I Age, You Age, We All Age for Discounts

Mister Boomer’s mother-in-law always says, “Pick an age you like and stick with it.” For that reason she was, like Jack Benny, 39 for many years. Eventually she started to admit her age. That time coincided with her reaching an age that would officially qualify her as a senior citizen. Why the “sudden” turnaround? “Well, I want my discount!” she would say, “I’ve earned it.”

Now it’s time for boomers to join the senior discount crowd. The final batch of baby boomers will reach age 50 by 2014. Those of us who have passed this milestone know exactly what happens the moment the odometer of life clicks to the half-century mark: an envelope arrives from AARP.

Mister B has heard many a boomer react with disdain and alarm at the “invitation” to join the world’s largest senior organization. Most received that initial envelope with all the the robust verve they once reserved for the “greetings” from their Uncle Sam. Ignored at best, ripped to shreds at the other end of the spectrum, an invite from AARP is often treated as tantamount to impending doom. For boomers who would rather “burn out than fade away,” they still voice the creed, “hope I die before get old.”

Yet, AARP is unrelenting. Like a hair band guitar solo, they grab that note and repeat it until they beat you into submission. Once you get that first invitation, you can bet your sweet bippy more invitations will continue to arrive.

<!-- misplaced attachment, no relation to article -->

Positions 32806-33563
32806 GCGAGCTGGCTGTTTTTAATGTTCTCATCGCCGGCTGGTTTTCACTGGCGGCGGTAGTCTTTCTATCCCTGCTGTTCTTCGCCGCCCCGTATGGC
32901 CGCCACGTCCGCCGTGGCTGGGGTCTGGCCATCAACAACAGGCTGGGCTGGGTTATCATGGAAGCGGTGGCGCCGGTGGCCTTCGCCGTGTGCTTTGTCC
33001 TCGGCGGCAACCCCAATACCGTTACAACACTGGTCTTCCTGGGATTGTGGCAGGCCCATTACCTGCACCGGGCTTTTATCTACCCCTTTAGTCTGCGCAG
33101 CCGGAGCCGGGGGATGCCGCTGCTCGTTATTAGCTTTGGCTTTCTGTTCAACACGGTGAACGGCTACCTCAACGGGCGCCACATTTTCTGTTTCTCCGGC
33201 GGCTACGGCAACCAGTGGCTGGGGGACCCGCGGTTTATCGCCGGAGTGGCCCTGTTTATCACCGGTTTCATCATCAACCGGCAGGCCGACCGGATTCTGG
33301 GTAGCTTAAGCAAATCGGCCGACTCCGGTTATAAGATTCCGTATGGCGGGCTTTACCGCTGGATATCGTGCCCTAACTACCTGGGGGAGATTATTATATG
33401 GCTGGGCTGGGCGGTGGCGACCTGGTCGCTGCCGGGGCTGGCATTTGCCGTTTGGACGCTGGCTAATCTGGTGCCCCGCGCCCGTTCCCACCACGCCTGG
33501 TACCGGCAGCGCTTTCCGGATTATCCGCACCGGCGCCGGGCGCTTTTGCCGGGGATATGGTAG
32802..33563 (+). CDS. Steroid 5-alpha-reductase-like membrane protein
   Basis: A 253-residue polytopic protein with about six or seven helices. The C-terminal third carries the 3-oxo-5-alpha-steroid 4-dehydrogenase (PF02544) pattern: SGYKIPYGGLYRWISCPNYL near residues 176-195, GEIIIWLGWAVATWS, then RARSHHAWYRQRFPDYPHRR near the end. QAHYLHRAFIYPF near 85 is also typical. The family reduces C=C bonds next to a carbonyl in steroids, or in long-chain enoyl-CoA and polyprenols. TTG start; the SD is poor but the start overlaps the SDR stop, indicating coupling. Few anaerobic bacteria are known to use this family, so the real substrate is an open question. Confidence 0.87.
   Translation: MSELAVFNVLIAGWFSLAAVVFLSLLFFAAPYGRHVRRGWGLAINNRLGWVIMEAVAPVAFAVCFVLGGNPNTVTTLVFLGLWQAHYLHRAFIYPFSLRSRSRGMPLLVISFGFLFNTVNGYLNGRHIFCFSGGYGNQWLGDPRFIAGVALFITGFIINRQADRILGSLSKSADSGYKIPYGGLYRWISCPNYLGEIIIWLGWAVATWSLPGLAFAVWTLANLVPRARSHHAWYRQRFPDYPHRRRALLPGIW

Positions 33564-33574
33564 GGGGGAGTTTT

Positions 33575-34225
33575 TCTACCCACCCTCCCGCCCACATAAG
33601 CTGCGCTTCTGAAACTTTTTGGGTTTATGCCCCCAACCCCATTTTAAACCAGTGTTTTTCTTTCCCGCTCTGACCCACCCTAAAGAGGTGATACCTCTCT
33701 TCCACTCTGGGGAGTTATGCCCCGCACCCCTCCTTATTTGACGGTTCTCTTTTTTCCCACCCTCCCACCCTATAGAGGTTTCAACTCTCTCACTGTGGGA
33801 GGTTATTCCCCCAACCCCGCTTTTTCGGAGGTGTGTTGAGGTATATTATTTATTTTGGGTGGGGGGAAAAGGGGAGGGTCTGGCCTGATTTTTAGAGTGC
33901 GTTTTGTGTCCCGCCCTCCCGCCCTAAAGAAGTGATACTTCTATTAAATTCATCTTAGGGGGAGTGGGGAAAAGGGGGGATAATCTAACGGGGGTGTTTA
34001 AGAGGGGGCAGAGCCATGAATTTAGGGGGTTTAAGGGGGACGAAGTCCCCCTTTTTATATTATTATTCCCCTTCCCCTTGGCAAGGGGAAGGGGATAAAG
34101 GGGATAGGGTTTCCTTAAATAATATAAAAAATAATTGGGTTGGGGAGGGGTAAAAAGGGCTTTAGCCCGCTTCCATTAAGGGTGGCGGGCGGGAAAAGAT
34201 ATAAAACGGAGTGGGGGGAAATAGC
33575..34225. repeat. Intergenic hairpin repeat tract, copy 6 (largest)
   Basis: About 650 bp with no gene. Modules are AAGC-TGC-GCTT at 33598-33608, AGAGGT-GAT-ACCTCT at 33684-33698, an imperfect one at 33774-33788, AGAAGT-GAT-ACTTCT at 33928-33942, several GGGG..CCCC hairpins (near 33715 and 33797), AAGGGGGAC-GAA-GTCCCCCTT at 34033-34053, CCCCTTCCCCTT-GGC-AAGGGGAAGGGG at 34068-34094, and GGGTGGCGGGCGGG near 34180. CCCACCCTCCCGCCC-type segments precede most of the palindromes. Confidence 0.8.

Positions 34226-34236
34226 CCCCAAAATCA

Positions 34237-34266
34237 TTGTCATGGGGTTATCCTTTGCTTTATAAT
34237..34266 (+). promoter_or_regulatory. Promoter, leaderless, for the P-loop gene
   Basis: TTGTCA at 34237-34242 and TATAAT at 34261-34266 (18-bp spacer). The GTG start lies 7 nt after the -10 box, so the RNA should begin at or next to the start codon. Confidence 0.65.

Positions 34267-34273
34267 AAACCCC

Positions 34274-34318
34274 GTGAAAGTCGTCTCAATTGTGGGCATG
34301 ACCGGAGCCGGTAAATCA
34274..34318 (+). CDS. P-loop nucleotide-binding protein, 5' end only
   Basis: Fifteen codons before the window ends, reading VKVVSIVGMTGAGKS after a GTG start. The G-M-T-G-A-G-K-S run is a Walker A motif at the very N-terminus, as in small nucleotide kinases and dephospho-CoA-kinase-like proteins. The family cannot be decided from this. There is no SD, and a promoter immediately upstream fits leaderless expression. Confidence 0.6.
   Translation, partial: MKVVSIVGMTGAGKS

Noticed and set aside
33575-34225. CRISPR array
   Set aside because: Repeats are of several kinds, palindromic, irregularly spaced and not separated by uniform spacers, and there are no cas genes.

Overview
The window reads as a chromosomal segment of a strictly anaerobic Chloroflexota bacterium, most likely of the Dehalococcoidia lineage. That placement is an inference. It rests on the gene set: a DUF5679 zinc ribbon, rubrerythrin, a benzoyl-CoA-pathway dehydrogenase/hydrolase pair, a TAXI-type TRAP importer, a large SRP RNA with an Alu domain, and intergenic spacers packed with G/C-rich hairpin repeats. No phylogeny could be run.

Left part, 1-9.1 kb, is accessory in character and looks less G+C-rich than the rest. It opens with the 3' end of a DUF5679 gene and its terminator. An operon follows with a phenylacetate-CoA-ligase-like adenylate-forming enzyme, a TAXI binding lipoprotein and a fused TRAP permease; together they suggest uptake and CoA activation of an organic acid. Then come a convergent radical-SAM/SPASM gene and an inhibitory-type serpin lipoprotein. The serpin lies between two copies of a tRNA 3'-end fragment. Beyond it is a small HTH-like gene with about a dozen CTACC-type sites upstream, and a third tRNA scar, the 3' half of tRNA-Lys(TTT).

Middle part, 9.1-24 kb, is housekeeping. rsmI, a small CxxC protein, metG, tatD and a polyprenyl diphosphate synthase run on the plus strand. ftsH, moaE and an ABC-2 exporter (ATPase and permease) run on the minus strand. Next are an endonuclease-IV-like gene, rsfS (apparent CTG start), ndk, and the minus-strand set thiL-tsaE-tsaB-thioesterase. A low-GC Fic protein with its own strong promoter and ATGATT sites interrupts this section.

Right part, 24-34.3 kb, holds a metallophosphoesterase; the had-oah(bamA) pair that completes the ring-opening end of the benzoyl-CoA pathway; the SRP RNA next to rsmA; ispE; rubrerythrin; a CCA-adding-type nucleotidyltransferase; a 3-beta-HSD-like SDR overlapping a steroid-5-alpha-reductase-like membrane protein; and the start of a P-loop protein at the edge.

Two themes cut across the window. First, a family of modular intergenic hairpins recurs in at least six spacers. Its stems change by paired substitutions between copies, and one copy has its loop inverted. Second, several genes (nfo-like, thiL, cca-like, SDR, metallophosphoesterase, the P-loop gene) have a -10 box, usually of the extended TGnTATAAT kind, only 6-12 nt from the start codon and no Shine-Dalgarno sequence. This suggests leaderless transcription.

Mister Boomer ignored the invite for many years. Uncertain about any group that would have him for a member, Mister B’s boomer values — now updated to read, “never trust anyone over fifty … make that sixty.. would you believe seventy…” held steadfast. Then friends and family got into the act and asked if he had joined. “No,” was the terse response, “I’m too young.” A harangue would inevitably ensue, the speaker relating the many benefits of membership.

Actual adulterated photo illustration by Mister Boomer. Your discount mileage may vary. Not an offer or endorsement.

Finally, Mister Boomer’s sister hit a nerve. She extolled the virtues of the AARP discount. Semantically different than a SENIOR discount, an AARP discount was for members. With a family trip pending, Mister B succumbed to the siren call of the discount.

A few weeks later, the membership card arrived. Sooner than you can say, “Adam West is Batman,” the card delivered on its promises. WHAM! 15% off a car rental reservation; BAM! 20% off a hotel stay; then two weeks later, POW! 30% off eyeglasses! Mister B had saved enough in the first month to pay for the membership for at least another decade. By then, the “real” senior discount will kick in. Well, there is still a chance to “die young and stay pretty.” In the meantime, bring on the discounts!

As our 70-million strong generation ages, we may very well break the back of the traditional senior discount. The Social Security eligibility age is now in play, so what’s to stop the senior discount from going the way of the one-hit wonder?

If you’re like Mister Boomer, you may not be all that concerned with any organization. After all, when asked what we were rebelling against, didn’t we answer, “what you got?” Here, however, experience is the best teacher. The next time that AARP invitation arrives, check it out.

What do you think, boomers? Are you ready to save some moolah or do you already know that membership has its privileges?